All three of the behavioral biases listed above — and many more — are exactly the reasons why stock exchanges have continued to exist and profit from investors’ trading activity for more than 400 years. I showed evidence in my one-page Muscular Portfolios summary that the stocks investors buy tend to rise 5.7% in the next 12 months. But the stocks that the same people previously sold soared 9.0%! Someone is taking the other side of these trades, of course. The professional market makers profit, while most people’s portfolios lag the market.
We are all hard-wired to zig when we should zag. The stock market is a funhouse mirror, which may look normal but the view is actually distorted. A mind is a terrible thing to use to select securities.
The good news is that there is a simple way to prevent our behavioral biases from leading us into poor trading decisions. There are dozens of complex trading styles, from buying “options on futures” to selling “naked puts.” But an important and simple trading style that’s growing in popularity among informed investors is called mechanical investing. See Figure 2.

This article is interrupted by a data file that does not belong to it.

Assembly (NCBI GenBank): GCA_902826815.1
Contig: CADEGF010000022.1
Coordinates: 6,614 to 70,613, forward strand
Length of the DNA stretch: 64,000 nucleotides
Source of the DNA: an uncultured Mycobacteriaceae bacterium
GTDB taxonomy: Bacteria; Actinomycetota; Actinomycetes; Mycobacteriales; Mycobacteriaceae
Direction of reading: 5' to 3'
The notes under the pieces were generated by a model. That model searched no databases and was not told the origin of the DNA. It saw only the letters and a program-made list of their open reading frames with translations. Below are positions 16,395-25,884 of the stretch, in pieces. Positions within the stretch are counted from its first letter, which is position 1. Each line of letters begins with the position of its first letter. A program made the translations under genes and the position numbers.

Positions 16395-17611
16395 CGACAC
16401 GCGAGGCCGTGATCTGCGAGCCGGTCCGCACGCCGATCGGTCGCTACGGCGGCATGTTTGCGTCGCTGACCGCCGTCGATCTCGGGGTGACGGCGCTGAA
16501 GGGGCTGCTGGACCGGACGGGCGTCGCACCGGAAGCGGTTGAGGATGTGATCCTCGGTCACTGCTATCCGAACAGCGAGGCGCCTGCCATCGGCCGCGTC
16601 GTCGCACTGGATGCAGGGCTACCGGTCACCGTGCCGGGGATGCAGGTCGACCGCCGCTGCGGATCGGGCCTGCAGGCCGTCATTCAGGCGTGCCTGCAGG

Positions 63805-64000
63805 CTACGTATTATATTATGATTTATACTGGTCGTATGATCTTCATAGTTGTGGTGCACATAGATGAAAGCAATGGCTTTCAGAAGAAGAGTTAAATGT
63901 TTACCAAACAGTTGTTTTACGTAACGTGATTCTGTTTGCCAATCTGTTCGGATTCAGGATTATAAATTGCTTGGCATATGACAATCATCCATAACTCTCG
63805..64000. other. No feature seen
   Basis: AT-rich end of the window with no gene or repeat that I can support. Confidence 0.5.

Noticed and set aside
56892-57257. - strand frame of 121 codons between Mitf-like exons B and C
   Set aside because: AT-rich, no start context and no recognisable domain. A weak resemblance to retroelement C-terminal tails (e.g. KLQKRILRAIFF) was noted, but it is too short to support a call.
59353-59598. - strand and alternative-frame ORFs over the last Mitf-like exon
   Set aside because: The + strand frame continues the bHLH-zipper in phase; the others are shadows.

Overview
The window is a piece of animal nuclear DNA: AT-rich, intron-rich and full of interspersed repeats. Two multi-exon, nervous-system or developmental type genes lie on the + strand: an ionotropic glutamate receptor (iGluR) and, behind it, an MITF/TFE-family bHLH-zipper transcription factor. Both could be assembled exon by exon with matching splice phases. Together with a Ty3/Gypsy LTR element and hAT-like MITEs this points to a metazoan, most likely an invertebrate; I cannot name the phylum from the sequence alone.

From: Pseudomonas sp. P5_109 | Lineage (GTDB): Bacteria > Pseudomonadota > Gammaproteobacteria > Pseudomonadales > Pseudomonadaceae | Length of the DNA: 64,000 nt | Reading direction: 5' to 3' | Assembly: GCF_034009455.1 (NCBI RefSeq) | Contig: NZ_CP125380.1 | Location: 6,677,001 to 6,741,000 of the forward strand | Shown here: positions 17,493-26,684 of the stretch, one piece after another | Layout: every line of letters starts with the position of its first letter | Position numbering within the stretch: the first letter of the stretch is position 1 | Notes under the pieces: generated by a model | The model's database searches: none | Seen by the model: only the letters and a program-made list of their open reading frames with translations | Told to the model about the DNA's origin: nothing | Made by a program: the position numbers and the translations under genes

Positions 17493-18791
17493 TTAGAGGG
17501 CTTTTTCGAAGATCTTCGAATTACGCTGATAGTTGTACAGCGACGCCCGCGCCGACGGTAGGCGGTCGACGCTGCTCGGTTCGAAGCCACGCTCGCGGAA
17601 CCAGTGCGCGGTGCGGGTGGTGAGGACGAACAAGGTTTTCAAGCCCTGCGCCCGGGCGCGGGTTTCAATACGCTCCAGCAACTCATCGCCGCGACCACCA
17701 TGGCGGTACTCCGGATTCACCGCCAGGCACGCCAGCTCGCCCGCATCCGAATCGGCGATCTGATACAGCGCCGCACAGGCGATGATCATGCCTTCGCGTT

Figure 2. Although there are dozens of trading styles, most individuals who participate in the market use “active investing” or “passive investing.” As a growing alternative, “mechanical investing” sidesteps our behavioral biases by providing a computerized formula to follow, which outperforms trading decisions that are based on opinions. Illustration by Pieter Tandjung.
If you happen to have a successful system that trades complex instruments, good for you! Perhaps you trade currency pairs, or you buy and sell gold bars, or you use one of the many other trading styles.